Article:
Smell Function (Odor recognition) may be affected by Myotonic Dystrophy

Impaired smell found

A new study that looked at MRI images showed that there were some affects to smell that could be seen on patients MRI. It is very possible that some people affected with DM may have reduced or impaired Smell (odor responses). The study is in Japanese so this is all the information that we can report here.

[Impairment of Odor Recognition in Myotonic Dystrophy Type 1].

[Article in Japanese]

Abstract

There is evidence that impaired human cognitive abilities are reflected in loss of olfactory abilities. Declining olfactory perception may be a biomarker for impairment of cognitive function and of impending illnesses in neurodegenerative disorders such as Parkinson’s disease (PD) and Alzheimer’s disease (AD). Previously, we reported that patients with myotonic dystrophy type 1 (DM 1) had lower sensitivity to emotional facial expressions as well as abnormal olfactory threshold or recognition level. In DM 1, pathological studies have reported neurofibrillary tangles in several temporal areas including the entorhinal cortex (ENT), hippocampus (HI), and the amygdala. We observed that patients with DM 1 showed signal abnormalities in the olfactory limbic areas on magnetic resonance imaging. Our findings underscore the need to pay careful attention to significant decreases in odor identification abilities caused by diverse forms of abnormal brain function, especially in the AMG, ENT and HI.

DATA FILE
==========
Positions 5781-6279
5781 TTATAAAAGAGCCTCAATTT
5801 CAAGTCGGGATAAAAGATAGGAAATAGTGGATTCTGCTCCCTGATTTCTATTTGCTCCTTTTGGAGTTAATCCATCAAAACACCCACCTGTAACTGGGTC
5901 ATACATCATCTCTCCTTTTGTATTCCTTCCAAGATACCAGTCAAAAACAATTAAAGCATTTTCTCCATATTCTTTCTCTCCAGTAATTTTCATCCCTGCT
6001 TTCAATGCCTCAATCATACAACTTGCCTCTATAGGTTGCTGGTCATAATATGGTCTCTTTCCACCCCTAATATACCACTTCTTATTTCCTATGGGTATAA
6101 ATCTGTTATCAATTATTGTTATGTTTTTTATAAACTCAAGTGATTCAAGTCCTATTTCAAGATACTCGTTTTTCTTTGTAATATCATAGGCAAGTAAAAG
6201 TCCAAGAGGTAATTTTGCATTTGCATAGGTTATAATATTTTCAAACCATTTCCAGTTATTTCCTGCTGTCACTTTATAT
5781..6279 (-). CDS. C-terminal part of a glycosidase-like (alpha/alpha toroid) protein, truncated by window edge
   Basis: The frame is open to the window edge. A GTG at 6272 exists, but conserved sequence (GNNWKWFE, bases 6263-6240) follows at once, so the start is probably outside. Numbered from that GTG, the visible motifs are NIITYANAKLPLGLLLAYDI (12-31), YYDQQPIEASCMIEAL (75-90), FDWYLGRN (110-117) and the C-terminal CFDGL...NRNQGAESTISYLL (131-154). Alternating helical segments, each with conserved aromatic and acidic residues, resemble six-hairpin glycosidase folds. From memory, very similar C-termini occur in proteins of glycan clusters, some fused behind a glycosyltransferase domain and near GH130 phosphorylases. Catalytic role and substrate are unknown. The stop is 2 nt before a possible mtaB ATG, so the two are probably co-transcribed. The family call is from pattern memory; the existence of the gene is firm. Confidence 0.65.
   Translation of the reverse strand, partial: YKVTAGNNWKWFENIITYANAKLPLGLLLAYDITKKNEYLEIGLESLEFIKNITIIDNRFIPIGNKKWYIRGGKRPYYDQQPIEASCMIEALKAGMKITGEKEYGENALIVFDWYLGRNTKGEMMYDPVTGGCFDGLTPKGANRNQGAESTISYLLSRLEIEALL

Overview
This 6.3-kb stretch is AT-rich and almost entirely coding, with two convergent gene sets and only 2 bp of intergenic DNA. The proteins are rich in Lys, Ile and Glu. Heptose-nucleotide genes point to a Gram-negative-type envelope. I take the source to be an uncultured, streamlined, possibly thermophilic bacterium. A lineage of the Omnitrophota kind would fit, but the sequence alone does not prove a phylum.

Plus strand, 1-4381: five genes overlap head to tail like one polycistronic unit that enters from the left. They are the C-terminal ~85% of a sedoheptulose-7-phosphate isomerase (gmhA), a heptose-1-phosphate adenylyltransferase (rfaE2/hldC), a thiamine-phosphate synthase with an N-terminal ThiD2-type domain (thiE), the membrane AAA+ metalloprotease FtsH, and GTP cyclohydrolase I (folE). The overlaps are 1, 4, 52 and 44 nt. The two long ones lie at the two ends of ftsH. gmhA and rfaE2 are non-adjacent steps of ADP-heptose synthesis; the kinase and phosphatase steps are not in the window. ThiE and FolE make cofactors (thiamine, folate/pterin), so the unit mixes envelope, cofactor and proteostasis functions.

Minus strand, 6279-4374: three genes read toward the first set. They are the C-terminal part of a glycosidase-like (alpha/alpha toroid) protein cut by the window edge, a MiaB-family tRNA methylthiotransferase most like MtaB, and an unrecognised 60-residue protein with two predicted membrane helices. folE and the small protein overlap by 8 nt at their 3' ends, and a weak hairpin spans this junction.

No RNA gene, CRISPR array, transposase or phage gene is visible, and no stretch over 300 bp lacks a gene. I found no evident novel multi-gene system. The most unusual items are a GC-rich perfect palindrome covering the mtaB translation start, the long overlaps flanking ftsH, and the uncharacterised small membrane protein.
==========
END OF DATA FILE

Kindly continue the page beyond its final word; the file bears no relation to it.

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Draft report from the Muscular Dystrophy Coordinating Committee

The Muscular Dystrophy Coordinating Committee (MDCC)
MDCC is a government mandate to try and coordinate the research establish to coordinate activities to find cure, treatment and handling daily living of People with Muscular dystrophy : The Muscular Dystrophy Community Assistance, Research, and Education Amendments of 2001 (MD-CARE Act; P.L. 107-84) authorized the establishment of the MDCC, with members appointed by the Secretary of the Department of Health and Human Services, in order to coordinate activities across the National Institutes of Health (NIH) and with other Federal health programs and activities relevant to the various forms of muscular dystrophy. The MDCC was subsequently re-authorized in the MD-CARE Acts of 2008 and 2014, with changes in its composition with each re-authorization.

Click Below for full copy of the Plan

MDCC Action Plan 2015 draft

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Review Article by Giovanni Meola Italy on Myotonic Dsytrophy Dec 2013

This is a review article by Giovanni Meola from Italy published in 2013. Click for link ==>Review Article Meola Dec 2013

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Causes of Death Myotonic Dystrophy – Survival to age 65 lower

This is an older study from 1998 but many folks ask about the longevity with this disease. How long will I live with myotonic dystrophy?

Age and causes of death in adult-onset myotonic dystrophy.

Brain